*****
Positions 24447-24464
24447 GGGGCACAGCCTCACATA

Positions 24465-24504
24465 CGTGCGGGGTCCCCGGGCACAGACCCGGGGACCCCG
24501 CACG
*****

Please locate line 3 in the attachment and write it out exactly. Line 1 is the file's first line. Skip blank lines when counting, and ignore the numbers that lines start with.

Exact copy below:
Positions 24465-24504